Can America’s Reading Matter Tell Us Who’ll Win the Election?

If Amazon.com’s red-blue heatmap reflects American political reality, President Barack Obama’s odds of re-election are so hopeless, he might as well have spent all three debates curled into a fetal position.

From hour to hour, the heatmap tracks how many books designated as blue/liberal (Cornel West’s “The New Jim Crow,” Joseph Stiglitz’s “The Price of Inequality”) and red/conservative (Glenn Beck’s “Cowards,” Ann Coulter’s “Mugged”) are selling across the country via Amazon and Kindle. Since it launched in August, Amazon’s map has been awash in ruby red, with conservative books outselling liberal tomes by landslide margins across America. Only three states— New York, Massachusetts and Vermont—have stubbornly remained blue.

The red shifts occasionally. On October 17, the day after the second presidential debate, Washington and Oregon changed to beige— from mostly conservative books sold, to a 50-50 split between conservative and liberal. Yesterday, after the third debate, they were back to pink, a 47 percent to 53 percent split, with red winning.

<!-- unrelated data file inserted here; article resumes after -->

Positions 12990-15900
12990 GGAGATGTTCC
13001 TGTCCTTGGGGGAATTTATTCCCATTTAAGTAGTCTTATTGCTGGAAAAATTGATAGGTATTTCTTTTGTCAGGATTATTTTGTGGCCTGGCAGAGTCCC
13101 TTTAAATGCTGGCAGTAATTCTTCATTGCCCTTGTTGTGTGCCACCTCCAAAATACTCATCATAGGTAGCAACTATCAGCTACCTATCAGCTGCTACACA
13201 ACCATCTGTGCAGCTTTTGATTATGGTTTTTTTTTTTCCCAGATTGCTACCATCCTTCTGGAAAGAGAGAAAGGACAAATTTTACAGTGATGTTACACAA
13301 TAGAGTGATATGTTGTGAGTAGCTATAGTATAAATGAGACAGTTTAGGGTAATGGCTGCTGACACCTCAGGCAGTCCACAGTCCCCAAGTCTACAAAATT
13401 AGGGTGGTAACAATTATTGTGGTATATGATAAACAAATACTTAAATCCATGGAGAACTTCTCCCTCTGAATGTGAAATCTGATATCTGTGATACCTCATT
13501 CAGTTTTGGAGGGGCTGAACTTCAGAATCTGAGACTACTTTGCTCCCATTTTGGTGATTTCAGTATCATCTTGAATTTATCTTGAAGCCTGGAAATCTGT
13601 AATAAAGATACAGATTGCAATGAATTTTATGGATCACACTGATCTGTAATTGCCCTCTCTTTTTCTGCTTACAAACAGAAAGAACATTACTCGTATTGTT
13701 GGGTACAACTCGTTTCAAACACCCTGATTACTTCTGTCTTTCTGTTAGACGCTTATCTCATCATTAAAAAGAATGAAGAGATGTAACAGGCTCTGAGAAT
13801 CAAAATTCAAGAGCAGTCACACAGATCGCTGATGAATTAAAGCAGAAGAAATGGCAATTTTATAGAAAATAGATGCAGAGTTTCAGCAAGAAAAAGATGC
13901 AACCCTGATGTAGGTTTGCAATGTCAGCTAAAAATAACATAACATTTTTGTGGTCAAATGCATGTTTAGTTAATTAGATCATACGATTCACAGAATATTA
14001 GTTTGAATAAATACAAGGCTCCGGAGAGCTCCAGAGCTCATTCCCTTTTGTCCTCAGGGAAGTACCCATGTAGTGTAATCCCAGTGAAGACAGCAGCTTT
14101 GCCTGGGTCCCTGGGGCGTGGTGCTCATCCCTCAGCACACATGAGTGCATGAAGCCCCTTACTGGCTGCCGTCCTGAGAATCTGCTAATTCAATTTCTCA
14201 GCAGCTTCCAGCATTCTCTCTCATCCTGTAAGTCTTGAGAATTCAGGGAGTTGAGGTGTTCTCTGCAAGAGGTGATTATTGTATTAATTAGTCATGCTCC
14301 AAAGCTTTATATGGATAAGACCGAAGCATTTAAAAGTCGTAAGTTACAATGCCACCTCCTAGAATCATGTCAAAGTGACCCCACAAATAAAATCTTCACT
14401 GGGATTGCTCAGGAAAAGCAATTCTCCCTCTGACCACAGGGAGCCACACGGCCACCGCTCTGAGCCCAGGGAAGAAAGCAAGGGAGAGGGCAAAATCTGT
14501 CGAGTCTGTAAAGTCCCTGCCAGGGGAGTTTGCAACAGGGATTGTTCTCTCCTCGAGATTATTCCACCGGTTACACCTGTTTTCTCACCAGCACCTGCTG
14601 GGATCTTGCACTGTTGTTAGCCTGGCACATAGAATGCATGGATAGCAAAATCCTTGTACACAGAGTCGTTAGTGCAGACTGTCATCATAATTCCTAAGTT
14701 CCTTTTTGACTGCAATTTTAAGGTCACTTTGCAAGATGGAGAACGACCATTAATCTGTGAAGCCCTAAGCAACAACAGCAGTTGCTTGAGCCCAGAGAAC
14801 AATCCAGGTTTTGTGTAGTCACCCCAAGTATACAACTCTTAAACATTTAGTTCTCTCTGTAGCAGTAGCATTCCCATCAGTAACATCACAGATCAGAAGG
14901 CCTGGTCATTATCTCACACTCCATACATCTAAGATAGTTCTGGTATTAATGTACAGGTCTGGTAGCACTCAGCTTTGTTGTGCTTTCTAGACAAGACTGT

Here’s the mystery: While conservative book sales are way ahead of liberal ones’, Barack Obama’s autobiography “Audacity of Hope” is outselling Mitt Romney’s “No Apology” by 61 percent to 39 percent. And another mystery: the poll-based nonpartisan electoral maps that most national news organizations have on their websites don’t reflect the Amazon state of pre-election America. None of these maps is as blood red as Amazon’s.

Nate Silver may be America’s most famous and eerily accurate election forecaster. His map shows a crimson tide rolling across the South and up the Midwest and then colliding with a blue western border. The northeastern states are a semicircle of blue.

Why are Americans gobbling up so many more conservative than liberal books through Amazon and Kindle even though the two groups read about an equal number of books each year? Some pop-culture critics wonder if liberals get most of their books from on- and offline independent bookshops rather than from Amazon. And HBO talk show host and comedian Bill Maher theorizes that most of Glenn Beck’s books were bought as gag gifts.

Click here to see the most up-to-date map.

What’s your theory? Join the discussion in the comments box below.

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